If multiculturalism has failed, where next for diversity policy?

In his recent speech at the Munich security conference, Prime Minister David Cameron criticised multiculturalism for ‘encouraging different cultures to live separate lives, apart from each other and the mainstream’, which he suggests has contributed to the emergence of extremist views.

Proclaiming the failure of multiculturalism, Cameron calls for a ‘shared sense of national identity’ and efforts to promote ‘that feeling of belonging in our communities that is key to achieving true cohesion’.

But new research published by CLES, entitled Where next for ethnic diversity policy-making at the local level?, argues that whilst shared values and interaction between communities play a role in the social and economic functioning of place, they are not cure-alls: tackling social and economic inequality is the foundation for truly successful communities.

Reflecting on findings from my research into the policy approaches of Manchester City Council and the City of Copenhagen, I am wary of the proposition that civil engagement and restoring a sense of community can ‘fix’ deprived neighbourhoods; whether couched in the policy rhetoric of cohesion, Big Society or, in the Danish context, aktivt medborgerskab (active citizenship).

An over-emphasis on shared values and common identity not only implies that these are deficient within certain minority or faith communities; it is also an unhelpful distraction from the social and economic inequalities that face many individuals. Residents are unlikely to feel a sense of attachment to a community or society in which they feel disadvantaged or discriminated.

Cameron’s emphasis on values and identity is clearly nothing new; both featured prominently in New Labour policy and rhetoric. What is new is the wider context of austerity and the threat to local public services.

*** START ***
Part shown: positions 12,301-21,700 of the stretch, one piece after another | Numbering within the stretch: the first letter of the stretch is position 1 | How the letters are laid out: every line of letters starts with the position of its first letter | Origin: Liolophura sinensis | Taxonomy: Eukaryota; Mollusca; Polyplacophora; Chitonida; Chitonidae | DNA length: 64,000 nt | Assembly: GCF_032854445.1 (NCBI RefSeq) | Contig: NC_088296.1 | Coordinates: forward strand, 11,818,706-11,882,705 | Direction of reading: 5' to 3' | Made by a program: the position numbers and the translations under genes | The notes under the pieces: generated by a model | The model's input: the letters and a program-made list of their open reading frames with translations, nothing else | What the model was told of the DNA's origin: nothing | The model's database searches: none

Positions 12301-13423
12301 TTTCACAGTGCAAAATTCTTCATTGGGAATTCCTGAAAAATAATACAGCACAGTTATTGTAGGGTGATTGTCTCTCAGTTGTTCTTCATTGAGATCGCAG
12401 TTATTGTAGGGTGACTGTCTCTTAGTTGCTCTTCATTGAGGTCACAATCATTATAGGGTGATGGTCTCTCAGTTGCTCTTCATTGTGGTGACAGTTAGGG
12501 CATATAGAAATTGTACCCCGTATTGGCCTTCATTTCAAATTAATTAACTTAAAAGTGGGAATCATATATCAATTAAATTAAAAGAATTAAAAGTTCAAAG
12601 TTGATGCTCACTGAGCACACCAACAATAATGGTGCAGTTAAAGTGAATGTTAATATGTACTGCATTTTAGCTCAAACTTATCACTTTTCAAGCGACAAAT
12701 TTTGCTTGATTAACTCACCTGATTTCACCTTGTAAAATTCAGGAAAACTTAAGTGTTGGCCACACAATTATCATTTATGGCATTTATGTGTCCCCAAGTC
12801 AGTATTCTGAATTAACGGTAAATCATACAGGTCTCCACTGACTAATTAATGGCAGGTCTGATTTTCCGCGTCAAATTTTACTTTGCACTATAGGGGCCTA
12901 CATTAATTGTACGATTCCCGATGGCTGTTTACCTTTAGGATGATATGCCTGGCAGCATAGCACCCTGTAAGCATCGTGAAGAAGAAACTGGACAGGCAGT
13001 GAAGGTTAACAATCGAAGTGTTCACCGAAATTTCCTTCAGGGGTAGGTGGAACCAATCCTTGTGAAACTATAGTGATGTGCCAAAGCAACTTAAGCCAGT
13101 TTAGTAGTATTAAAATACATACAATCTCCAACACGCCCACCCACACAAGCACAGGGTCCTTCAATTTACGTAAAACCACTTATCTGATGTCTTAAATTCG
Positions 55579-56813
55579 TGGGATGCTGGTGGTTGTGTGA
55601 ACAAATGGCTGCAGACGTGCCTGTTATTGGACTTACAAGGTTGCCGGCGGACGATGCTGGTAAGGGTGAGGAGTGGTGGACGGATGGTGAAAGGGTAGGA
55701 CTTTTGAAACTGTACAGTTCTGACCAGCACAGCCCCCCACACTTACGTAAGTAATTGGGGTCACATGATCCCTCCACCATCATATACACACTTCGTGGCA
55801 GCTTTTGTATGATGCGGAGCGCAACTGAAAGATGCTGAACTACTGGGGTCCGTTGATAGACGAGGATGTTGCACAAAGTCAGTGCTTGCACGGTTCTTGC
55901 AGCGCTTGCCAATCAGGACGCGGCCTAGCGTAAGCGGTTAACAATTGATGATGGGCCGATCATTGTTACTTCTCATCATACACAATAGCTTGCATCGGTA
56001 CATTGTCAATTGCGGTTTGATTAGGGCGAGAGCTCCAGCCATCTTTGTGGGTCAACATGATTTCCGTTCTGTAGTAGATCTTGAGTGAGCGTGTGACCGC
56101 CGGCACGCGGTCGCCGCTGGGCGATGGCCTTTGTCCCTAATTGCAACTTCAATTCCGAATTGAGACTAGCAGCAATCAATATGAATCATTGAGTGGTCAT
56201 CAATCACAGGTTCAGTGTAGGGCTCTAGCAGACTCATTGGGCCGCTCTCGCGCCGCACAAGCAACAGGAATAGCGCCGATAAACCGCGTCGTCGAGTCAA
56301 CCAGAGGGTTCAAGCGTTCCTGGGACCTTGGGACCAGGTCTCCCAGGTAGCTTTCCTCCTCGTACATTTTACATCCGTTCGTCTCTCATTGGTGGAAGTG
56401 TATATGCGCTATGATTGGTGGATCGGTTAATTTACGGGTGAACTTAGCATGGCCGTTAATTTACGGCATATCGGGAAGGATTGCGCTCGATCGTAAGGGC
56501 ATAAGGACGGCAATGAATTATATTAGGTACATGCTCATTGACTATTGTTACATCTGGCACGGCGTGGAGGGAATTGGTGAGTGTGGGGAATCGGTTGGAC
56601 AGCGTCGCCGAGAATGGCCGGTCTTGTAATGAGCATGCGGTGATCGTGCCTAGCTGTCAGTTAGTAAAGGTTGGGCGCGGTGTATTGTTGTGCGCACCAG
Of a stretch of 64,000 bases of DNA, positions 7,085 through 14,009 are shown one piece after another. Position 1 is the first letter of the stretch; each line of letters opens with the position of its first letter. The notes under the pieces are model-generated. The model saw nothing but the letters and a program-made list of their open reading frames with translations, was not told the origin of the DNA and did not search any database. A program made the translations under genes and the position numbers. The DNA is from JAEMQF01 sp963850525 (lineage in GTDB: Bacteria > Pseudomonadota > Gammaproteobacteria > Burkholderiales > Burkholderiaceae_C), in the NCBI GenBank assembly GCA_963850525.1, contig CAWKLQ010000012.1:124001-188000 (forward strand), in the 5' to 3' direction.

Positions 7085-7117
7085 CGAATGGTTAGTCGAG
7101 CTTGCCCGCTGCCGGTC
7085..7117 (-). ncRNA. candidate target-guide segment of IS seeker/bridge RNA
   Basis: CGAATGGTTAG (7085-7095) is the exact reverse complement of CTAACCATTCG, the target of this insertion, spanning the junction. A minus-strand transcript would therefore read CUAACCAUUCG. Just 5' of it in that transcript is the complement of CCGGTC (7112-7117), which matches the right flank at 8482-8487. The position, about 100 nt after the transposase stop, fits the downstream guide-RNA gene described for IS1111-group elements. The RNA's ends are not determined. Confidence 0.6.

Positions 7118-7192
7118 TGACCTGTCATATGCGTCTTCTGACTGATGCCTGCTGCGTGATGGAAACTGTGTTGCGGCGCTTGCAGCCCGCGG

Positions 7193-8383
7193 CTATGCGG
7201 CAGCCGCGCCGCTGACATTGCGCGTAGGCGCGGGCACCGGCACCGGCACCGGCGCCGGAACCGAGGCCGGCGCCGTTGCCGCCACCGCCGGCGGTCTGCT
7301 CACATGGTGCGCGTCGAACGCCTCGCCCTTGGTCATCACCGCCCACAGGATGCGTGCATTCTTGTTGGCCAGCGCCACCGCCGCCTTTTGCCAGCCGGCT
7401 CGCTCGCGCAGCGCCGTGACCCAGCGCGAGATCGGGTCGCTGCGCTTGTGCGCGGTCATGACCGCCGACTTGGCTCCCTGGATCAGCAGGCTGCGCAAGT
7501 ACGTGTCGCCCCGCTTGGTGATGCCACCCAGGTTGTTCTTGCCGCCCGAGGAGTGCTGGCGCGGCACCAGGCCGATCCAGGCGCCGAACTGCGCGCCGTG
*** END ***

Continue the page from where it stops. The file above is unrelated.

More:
There is a real risk that the coalition government’s programme of spending cuts will heighten the structural inequalities experienced by some communities, thus threatening the extent to which individuals feel ‘integrated’ in society. Moreover, the current assault on target setting and monitoring raises questions about who or what will be accountable for ensuring new models of service delivery are accessible and delivered along principles of equality and inclusion.

Debates will continue as to whether multiculturalism was a failure or not. What we now need to focus on is how to tackle the root causes of disengagement from society – namely social and economic inequality – by utilising the tools, mechanisms and resources we have available.

This means re-thinking how we approach ‘cohesion’ at local government level and, in particular, embedding principles of equality and inclusion across service areas. From CLES’ perspective, there is an inherent relationship between ‘cohesion’ and economic development. On the one hand, perception of place – and the extent to which an area is deemed ‘cohesive’ – can play an important role in promoting economic development.

But crucially we must recognise that this is a two-way relationship: effective local economic development strategies that tackle inequality will create the conditions for ‘integrated’ communities to develop organically.


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